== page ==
Stripping this of its mixed metaphors, the claim is:  TWQ claim that by refuting the arguments about polar bears put forward by those on the side of the authors (or angels, TOTSOTA), they are refuting the existence and significance of AGW.

I think this is an accurate statement of one TWQ argumentative strategy which (unlike Harvey et al.) I will document below. However, Harvey et al. are mistaken in taking this strategy to be illegitimate. Quite the contrary: the TWQ strategy is a well-justified and strategic response to the case made by TOTSOTA. To throw in another metaphor:  TWQ polar bear arguments are TOTSOTA chickens coming home to roost.

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Written by jeangoodwin

April 21, 2018 at 2:27 pm

Unilateral Disarmament in the “War on Science”

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Here is the thesis that I’m nailing to the cathedral door.

Some scientists perceive themselves as an embattled minority, fending off attacks from a public whose declining trust in science has been manufactured by self-interested adversaries aided by an easily-duped press. This perception is largely unfounded. When scientists communicate to the public from this point of view, they don’t contribute usefully to public deliberations. In fact, they add more toxins to the already polluted science communication environment. There has to be a better way.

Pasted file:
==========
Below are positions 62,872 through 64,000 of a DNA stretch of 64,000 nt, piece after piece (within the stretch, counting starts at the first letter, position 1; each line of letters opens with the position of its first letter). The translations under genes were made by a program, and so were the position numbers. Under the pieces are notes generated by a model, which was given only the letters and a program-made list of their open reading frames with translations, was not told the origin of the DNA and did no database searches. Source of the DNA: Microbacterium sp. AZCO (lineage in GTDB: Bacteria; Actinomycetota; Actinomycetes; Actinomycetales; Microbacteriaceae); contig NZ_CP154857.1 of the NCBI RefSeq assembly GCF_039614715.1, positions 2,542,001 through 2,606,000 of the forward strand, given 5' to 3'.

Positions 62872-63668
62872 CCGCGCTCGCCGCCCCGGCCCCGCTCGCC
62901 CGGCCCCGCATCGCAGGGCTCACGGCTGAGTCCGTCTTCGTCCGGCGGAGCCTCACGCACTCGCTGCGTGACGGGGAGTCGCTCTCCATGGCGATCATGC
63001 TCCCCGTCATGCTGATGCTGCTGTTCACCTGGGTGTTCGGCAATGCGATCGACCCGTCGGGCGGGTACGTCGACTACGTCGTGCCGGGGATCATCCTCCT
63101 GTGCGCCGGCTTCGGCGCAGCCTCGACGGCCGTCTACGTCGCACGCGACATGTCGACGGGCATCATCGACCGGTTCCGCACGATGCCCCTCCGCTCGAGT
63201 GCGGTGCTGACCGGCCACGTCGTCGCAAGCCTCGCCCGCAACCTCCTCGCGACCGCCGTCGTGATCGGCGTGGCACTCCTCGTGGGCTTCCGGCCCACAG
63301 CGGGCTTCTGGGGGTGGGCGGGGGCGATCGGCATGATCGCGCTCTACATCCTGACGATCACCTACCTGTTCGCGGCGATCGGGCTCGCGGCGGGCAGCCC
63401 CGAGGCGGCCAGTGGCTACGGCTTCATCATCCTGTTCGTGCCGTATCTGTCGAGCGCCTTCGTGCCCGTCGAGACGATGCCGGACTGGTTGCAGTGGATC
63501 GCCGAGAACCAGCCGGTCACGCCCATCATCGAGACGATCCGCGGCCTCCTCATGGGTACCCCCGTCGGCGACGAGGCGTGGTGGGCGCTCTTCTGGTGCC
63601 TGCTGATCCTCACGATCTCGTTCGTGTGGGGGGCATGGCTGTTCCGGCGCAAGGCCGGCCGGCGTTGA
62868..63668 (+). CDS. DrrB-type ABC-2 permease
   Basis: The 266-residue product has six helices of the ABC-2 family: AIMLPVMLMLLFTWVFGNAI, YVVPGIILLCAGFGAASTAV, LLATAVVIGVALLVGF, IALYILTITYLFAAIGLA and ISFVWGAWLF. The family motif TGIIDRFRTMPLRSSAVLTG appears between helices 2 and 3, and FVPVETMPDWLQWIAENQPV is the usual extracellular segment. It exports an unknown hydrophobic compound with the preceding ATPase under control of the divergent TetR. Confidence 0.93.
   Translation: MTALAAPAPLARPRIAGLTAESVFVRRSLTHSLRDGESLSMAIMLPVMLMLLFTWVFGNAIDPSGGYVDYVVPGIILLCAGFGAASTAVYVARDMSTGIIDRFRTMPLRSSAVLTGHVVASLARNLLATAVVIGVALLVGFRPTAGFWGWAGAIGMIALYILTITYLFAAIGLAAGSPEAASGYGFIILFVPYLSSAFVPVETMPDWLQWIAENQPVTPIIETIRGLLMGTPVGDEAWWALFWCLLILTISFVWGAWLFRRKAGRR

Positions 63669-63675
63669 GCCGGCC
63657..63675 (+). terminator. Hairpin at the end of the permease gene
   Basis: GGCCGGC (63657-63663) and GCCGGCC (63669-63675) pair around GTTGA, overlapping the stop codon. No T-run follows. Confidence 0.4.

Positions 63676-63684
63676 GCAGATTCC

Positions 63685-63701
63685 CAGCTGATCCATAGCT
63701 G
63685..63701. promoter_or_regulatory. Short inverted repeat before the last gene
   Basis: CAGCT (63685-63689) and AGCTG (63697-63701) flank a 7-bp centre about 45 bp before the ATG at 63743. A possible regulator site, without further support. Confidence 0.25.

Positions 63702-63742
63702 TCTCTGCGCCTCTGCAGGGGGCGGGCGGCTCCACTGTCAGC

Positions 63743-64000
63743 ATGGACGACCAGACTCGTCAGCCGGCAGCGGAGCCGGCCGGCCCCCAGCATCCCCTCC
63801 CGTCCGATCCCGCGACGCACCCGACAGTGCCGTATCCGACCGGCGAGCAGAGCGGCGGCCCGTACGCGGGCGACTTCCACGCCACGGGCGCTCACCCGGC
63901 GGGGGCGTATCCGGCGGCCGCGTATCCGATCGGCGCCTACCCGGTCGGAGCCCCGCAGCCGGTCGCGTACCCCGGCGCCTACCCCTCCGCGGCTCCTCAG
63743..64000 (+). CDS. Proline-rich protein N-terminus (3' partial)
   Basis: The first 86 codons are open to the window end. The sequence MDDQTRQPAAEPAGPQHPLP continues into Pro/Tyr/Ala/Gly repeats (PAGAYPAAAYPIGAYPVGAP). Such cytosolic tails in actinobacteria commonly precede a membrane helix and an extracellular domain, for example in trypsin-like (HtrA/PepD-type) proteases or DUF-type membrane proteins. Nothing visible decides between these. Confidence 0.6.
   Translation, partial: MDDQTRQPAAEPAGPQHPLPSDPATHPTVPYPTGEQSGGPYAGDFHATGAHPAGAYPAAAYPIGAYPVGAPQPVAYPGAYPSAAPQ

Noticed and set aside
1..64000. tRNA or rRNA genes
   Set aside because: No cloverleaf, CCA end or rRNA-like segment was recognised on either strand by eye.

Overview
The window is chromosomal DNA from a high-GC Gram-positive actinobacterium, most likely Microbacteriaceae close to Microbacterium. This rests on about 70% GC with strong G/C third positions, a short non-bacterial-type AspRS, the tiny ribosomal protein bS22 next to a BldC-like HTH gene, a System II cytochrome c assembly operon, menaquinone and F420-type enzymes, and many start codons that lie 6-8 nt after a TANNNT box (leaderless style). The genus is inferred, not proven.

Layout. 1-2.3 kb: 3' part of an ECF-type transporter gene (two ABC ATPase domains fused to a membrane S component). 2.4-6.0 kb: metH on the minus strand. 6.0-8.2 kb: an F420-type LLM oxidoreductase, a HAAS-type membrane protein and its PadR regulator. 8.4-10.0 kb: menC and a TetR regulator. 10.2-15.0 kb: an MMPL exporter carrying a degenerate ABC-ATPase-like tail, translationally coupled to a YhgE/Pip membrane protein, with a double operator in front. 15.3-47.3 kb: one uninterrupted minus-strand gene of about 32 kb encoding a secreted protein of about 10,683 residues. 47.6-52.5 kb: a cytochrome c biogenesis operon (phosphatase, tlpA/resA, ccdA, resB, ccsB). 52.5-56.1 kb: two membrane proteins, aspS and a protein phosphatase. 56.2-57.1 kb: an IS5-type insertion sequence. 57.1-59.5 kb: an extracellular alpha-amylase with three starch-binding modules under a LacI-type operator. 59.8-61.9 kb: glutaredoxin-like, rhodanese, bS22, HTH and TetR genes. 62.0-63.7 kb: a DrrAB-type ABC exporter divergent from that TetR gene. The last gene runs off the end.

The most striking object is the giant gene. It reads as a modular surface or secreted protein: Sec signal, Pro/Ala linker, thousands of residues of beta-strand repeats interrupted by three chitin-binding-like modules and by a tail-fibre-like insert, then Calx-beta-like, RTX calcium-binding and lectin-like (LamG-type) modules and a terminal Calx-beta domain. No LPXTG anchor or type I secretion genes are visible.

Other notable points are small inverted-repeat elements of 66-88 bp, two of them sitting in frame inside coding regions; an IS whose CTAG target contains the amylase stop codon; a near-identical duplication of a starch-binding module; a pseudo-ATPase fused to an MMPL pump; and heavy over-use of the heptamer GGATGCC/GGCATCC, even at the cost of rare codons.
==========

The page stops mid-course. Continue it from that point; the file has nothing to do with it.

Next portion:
This is a story that the public is anti-science–I want to promote an anti-“anti-science” story. Or put dramatically, I want to promote unilateral disarmament in the so-called war against science.

To make a case for this thesis, I aim to advance discussion of the following questions:

1. What does the anti-science story look like, in detail? How frequent is it, who is telling it, for what purposes?

2. Which aspects of the anti-science story are largely true, which speculative, and which false? For example, a small number of scientists have been targeted for harassment–that is true, and reprehensible. But is there evidence for a decline in trust, a significant role for “denialists,” or misbehavior by the press?

3. How does the anti-science story influence scientists’ public communication? How does it influence the reception and impact of scientists’ public communication?

4. Why do scientists find the “anti-science” story so attractive?–especially the speculative/false bits? Are there psychological biases in play, e.g., the false polarization effect?

5. What are approaches to communicating in the face of deep disagreement and even hostility that aren’t based on the anti-science story?

6. How can scientists be engaged in reflection on and discussion of this topic?

Written by jeangoodwin

August 30, 2017 at 10:00 am